Vice President Mike Pence visited with parishioners at Mt. Pleasant Baptist Church on Friday, decrying continued attacks against communities of faith against the backdrop of the charred worship house.

Mt. Pleasant was the last of three churches destroyed by accused arsonist Holden Matthews between March 26 and April 4. All three churches — St. Mary Baptist in Port Barre, Greater Union Baptist in Opelousas and Mt. Pleasant Baptist in Opelousas — were historically black churches in the small community of St. Landry Parish.

Pence said the “attacks on communities of faith must stop,” as gathered parishioners nodded in agreement.

“Sadly, we live in a time when attacks on communities of faith have been all too frequent. The fires here at Mt. Pleasant, Greater Union and St. Mary’s are part of a story that continued last week in California at a synagogue, last fall in Pittsburgh, at a mosque in New Zealand and at churches on Easter Sunday in Sri Lanka,” Pence said.

The vice president praised the charity, steadfastness and positive example the group of roughly a dozen parishioners and community members showed in the face of evil. Matthews, the accused arsonist, was charged with three state hate crime counts in connection with the fires.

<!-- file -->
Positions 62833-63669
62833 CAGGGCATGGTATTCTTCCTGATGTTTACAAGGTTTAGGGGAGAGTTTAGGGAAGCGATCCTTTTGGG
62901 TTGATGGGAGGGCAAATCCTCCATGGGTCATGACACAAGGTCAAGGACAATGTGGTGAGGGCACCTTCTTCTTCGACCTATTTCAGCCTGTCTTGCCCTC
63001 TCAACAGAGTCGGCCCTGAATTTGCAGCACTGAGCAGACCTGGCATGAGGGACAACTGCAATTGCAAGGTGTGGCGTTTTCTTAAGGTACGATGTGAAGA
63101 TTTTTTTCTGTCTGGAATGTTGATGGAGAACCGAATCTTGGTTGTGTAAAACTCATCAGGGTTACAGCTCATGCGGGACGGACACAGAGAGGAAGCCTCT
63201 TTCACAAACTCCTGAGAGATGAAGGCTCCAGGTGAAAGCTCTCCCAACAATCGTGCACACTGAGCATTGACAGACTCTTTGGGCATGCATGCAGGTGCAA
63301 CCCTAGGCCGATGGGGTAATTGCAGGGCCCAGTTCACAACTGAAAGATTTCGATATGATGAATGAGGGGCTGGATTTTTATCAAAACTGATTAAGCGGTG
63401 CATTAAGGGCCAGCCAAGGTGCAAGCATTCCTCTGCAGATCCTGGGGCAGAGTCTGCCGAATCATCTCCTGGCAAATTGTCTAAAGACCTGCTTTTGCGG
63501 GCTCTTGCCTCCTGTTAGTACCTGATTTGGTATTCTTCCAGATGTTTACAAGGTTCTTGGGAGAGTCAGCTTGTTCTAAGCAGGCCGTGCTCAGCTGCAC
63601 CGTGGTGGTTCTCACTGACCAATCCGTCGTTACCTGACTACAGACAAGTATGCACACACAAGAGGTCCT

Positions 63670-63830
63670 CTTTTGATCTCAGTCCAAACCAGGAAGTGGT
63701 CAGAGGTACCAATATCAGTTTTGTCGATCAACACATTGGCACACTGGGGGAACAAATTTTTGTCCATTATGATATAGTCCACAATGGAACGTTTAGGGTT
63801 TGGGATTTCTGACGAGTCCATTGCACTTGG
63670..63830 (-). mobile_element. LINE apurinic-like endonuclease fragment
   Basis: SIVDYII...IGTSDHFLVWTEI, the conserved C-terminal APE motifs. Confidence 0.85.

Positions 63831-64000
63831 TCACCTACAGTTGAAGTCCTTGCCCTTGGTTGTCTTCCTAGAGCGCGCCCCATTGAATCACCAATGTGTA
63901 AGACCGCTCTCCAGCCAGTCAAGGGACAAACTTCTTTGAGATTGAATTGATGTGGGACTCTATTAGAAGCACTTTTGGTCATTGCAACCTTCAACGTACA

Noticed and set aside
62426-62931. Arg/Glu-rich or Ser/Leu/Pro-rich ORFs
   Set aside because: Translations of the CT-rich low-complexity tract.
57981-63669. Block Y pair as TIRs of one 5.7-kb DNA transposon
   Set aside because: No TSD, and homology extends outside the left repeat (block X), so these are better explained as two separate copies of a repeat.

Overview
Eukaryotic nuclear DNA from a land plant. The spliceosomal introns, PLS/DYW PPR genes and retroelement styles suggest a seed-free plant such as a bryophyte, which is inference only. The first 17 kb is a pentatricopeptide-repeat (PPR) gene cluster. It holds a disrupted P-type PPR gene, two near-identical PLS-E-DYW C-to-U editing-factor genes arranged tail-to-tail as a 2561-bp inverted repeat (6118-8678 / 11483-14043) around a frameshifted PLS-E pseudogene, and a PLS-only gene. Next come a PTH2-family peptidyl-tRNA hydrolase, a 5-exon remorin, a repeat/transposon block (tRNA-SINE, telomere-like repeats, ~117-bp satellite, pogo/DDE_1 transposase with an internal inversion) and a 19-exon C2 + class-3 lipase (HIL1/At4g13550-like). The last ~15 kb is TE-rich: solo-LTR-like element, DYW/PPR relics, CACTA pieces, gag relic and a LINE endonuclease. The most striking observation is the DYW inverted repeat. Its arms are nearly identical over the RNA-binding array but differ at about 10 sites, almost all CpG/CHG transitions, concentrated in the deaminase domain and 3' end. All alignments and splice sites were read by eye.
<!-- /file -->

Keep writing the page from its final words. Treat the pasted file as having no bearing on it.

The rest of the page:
“Your resilience, your faith and your courage in the wake of this unspeakable evil has inspired the nation,” Pence said.

He said he was especially touched by the compassion the church members and pastors showed Matthews after he was apprehended.

“You’ve overcome evil with good," he said. 

The vice president flew into Lafayette Regional Airport around noon where he met with families and community members before traveling to Mt. Pleasant. He was joined by a contingent of Louisiana elected officials, including Gov. John Bel Edwards, most of the Louisiana Congressional delegation and Attorney General Jeff Landry.

St. Landry Parish Sheriff Bobby Guidroz and State Fire Marshal H. “Butch” Browning, whose organization headed the arson investigations, were also present.

The Rev. Harry Richard, of Greater Union Baptist Church, said he was appreciative of the elected officials’ continued support and for the presence of Vice President Pence. He said it confirmed that there’s people ready to help during these trials.

“I can’t express enough how the love of God has shown up in you guys,” he said.

Pence took a moment with each parishioner shortly after he arrived at the church. Congregants said he offered prayers, asked about their well-being and prayed with them, some on the receiving line and others in private moments. He also offered thanks that no one was injured in any of the fires.

The vice president also took a private moment when he first arrived to meet with the three pastors of the effected churches and the Rev. Freddie Jack, president of the Seventh District Missionary Baptist Association.

Pence’s visit came one month after the destruction of the churches. The vice president and President Donald Trump were criticized at the time for their lack of immediate response to the St. Landry fires, especially after their vocal support of France and Notre Dame Cathedral when the storied church was damaged following an accidental fire only a week later.